The face of the Republican party in those days was Richard Nixon, a politician whose savvy and sly abilities existed in equal measure to his corrupt and evil proclivities. Nixon knew that much of mainstream, white America was afraid, and he used it to propel himself to the office of president. The strategy of fear is hardly a new one for the rightwing, but there seems to be times of anxiety-ridden unrest that make it an better, more effective approach than others. With the Vietnam War heating up, the younger generation everywhere in cultural revolt, race-riots bringing violence to the streets of America, it is hardly any wonder that Nixon was able to capitalize on fear.
Cut to modern day Cleveland where the Republicans have once again made fear of chaos the cornerstone of their political raison d'être. Trevor Noah caught the mood beautifully in his Daily Show segment. (It seems that you need an American VPN to watch it but if you have one you can see it here.)
The BBC gives us a glimpse into the fear in a report from yesterday.
Maybe there is not more to be afraid of in 1968 than there is today, but for mainstream white America, whose hold on society has never been more tenuous, the new fears are perhaps more unsettling than the old ones. After all, white Americans are fast being outnumbered by non-whites, America's economic supremacy is quickly disappearing, wages have flatlined for years, and secure, well-paying employment is a thing of the past. For Republicans, someone must be to blame for this state of affairs, and the rightwing mind always looks to the "other" when things look rough.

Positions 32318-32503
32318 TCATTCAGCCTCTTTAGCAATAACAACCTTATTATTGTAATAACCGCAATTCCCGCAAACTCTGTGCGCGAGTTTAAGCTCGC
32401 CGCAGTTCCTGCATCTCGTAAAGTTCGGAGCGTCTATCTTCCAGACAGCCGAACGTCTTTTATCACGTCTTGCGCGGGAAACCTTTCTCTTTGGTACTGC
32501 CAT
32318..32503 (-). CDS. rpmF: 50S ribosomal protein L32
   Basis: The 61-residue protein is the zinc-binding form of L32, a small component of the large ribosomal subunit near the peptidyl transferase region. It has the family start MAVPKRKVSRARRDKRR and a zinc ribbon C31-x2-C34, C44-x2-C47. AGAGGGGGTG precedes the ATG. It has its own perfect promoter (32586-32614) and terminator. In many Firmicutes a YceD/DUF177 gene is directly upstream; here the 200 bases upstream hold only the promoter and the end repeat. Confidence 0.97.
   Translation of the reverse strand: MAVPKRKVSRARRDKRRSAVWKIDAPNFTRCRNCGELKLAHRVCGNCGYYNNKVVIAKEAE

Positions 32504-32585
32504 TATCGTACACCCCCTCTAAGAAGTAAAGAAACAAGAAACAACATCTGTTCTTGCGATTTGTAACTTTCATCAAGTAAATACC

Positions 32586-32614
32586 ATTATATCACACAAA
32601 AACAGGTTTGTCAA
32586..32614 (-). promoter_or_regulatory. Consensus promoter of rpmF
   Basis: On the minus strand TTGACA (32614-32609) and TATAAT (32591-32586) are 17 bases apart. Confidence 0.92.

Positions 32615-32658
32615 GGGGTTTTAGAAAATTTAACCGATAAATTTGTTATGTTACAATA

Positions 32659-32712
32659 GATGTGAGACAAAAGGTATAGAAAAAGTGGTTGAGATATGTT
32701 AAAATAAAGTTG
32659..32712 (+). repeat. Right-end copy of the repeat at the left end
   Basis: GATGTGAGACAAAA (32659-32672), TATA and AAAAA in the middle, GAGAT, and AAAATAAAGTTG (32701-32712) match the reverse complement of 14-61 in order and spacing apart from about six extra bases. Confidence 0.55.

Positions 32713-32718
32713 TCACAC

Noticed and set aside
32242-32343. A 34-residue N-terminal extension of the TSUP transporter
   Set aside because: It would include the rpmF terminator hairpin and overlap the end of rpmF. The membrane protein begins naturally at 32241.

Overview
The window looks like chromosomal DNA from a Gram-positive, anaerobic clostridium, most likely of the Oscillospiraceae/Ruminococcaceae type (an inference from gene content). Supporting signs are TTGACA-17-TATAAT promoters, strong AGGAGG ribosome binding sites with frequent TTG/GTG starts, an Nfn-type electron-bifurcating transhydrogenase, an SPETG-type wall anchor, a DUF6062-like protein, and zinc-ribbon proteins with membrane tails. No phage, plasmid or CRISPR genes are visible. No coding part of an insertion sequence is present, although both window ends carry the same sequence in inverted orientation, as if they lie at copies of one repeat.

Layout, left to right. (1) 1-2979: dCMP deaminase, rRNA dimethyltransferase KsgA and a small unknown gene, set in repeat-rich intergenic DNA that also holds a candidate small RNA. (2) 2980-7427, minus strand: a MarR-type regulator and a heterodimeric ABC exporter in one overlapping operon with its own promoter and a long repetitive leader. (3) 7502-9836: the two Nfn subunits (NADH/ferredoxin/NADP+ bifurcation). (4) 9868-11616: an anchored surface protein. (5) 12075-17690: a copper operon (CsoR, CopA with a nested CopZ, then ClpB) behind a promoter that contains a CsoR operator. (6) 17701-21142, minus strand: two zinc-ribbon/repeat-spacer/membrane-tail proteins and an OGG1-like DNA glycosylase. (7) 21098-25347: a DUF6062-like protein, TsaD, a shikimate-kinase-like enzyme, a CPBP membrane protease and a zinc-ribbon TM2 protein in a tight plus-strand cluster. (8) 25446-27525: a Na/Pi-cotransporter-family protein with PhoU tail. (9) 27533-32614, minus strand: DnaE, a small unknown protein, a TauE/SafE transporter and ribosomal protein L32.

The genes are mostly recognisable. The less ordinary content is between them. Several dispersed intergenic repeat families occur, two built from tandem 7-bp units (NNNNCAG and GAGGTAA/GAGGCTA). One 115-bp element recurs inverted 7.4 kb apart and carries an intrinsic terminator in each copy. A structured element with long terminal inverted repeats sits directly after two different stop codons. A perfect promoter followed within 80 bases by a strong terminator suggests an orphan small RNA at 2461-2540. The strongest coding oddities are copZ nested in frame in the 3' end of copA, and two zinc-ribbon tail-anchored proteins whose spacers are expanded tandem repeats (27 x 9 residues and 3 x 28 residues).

Four years ago when the Mitt Romney lost to Barack Obama, the more astute Republican commentators said that the Grand Old Party was doomed unless it could begin to appeal to people outside it normal purview, to blacks and hispanics, to more women and younger people. Four years later, the Republican Party seems to have decided on the opposite tack; instead they are everywhere intentionally alienating those that four years ago they realized they needed to appeal to. As I said, fear makes people stupid.
It seems that nothing will divert Republicans from their chosen path. To chose a new way forward requires a change of heart or a cool and collected mind. It seems that the Republican Party is not going to embrace either of these.
When people are afraid, it is often for the wrong reasons; they are afraid of the wrong things. There is much to fear in today's world. But Republicans are mostly afraid of people with darker skin and people who don't look or think exactly like them. But if we learn anything from history it is that we learn nothing from history. It is hard to say if the Republican campaign of fear will take Trump to power the way it did for Nixon. I suspect that if Trump were to win, fear in the rest of the world, fear of what he would do, would make white, American fear look like a walk in the park.